ESG: why size matters


ESG: why size matters

Gerald Chen-Young, principal, GCY Associates; Dan Topping, CIO, BP Marsh

With sustainable investment well ahead of ESG integration elsewhere in the re/insurance industry, the sector badly needs someone to take the lead. It won’t be down to regulation alone, an Intelligent Insurer panel heard.

By any measure, 2021 was a bumper year for investments focused on environmental, social and corporate governance (ESG) issues. According to financial analyst Lipper, global flows into ESG funds in 2021 hit $814 billion. Total assets grew 17 percent to pass $7 trillion.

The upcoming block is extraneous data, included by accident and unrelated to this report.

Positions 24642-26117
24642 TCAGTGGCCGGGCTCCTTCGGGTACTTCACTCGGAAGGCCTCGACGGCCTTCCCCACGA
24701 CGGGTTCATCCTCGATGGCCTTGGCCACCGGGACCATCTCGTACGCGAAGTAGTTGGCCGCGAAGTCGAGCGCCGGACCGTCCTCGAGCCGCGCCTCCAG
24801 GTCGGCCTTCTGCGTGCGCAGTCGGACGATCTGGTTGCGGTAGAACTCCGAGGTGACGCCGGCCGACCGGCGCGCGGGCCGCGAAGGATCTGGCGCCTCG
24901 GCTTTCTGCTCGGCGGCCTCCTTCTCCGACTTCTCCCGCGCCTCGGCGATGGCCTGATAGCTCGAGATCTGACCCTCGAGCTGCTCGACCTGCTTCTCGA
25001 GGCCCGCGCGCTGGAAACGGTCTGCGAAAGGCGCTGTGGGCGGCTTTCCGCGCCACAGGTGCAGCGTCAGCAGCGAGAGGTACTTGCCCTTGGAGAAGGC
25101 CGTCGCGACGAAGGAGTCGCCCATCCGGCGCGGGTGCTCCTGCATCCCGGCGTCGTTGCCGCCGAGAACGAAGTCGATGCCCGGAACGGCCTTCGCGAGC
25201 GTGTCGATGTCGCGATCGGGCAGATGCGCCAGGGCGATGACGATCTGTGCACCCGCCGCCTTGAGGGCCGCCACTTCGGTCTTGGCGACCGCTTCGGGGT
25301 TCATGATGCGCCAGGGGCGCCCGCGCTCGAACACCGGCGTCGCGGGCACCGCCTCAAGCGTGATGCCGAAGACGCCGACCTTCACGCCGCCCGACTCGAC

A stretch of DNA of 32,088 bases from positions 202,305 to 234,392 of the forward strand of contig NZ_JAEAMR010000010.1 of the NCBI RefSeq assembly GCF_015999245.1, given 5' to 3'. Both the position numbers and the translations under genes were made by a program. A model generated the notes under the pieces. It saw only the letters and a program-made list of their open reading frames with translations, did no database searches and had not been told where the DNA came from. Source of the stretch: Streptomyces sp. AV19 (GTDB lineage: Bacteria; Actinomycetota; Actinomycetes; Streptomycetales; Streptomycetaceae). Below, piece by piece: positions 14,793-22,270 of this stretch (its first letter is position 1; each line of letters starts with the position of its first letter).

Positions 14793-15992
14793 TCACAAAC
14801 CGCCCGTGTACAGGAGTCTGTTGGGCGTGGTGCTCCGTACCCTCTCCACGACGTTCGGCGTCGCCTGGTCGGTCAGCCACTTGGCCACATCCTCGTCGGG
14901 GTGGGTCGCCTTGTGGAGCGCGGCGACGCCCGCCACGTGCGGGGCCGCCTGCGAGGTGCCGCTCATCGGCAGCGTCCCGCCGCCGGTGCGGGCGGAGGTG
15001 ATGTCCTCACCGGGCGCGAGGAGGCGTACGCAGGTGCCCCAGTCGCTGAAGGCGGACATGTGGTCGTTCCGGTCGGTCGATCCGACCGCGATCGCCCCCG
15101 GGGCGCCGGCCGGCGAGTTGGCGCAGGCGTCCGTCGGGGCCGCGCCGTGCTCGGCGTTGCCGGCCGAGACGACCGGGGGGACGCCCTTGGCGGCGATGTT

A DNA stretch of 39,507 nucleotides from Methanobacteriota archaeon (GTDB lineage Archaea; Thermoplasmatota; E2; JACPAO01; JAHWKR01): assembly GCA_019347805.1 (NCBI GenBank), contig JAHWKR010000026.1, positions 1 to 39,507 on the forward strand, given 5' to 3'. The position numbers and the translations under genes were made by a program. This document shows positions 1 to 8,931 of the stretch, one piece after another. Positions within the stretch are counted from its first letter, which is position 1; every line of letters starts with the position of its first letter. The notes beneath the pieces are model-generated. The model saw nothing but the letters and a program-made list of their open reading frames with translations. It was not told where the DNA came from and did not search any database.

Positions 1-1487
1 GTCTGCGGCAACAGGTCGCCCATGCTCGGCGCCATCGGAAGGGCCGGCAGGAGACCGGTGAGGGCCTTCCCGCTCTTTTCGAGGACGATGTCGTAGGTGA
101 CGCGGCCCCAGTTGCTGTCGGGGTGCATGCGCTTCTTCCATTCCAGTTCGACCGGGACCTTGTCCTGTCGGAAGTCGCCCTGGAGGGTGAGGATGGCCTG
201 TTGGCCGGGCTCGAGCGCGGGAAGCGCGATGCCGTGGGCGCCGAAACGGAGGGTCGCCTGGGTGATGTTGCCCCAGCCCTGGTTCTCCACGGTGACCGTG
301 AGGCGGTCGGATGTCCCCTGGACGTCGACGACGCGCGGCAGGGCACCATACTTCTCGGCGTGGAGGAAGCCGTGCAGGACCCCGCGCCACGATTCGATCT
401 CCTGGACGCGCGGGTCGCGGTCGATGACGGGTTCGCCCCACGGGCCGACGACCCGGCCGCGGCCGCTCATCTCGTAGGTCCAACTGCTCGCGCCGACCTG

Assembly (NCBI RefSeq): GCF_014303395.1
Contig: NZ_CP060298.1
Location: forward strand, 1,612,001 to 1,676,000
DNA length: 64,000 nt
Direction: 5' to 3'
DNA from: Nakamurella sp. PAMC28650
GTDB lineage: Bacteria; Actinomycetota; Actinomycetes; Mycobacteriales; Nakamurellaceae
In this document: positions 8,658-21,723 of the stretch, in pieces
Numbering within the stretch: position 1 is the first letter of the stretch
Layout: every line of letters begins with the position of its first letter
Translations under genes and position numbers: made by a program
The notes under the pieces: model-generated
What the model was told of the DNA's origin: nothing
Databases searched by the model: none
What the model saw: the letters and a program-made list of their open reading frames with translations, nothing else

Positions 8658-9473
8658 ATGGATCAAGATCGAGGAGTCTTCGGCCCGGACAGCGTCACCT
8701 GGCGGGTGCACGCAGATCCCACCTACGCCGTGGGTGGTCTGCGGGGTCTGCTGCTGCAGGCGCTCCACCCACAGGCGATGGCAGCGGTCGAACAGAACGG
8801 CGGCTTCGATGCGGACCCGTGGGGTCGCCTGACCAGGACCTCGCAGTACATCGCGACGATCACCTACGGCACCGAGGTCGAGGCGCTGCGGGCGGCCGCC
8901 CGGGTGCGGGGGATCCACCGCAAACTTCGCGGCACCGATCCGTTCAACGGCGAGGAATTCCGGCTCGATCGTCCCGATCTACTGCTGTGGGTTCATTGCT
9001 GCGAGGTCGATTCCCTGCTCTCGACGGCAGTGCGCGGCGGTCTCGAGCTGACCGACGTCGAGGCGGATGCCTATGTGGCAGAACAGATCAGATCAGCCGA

Sustainable bonds issuance—traditionally the poor relation in ESG finance—hit $1 trillion, up 45 percent and a 20-fold rise since 2015. They now account for 10 percent of global debt markets.

As the panellists in’s discussion of the issue agreed, that has been felt across the insurance industry. And it’s not wholly new. Jessica Botelho-Young, associate director of analytics at AM Best, recalls that even two years ago, a survey by the agency of its European and Asia-Pacific-rated businesses showed more than half already integrating ESG factors into their investing activities. A further 15 percent said they intended to start considering ESG criteria in their investment approach within 12 months.

GCY Associates, AM Best, BP Marsh, Investing, ESG, Climate Change, Insurance, Reinsurance, Gerald Chen-Young, Jessica Botelho-Young, Dan Topping, Global

Intelligent Insurer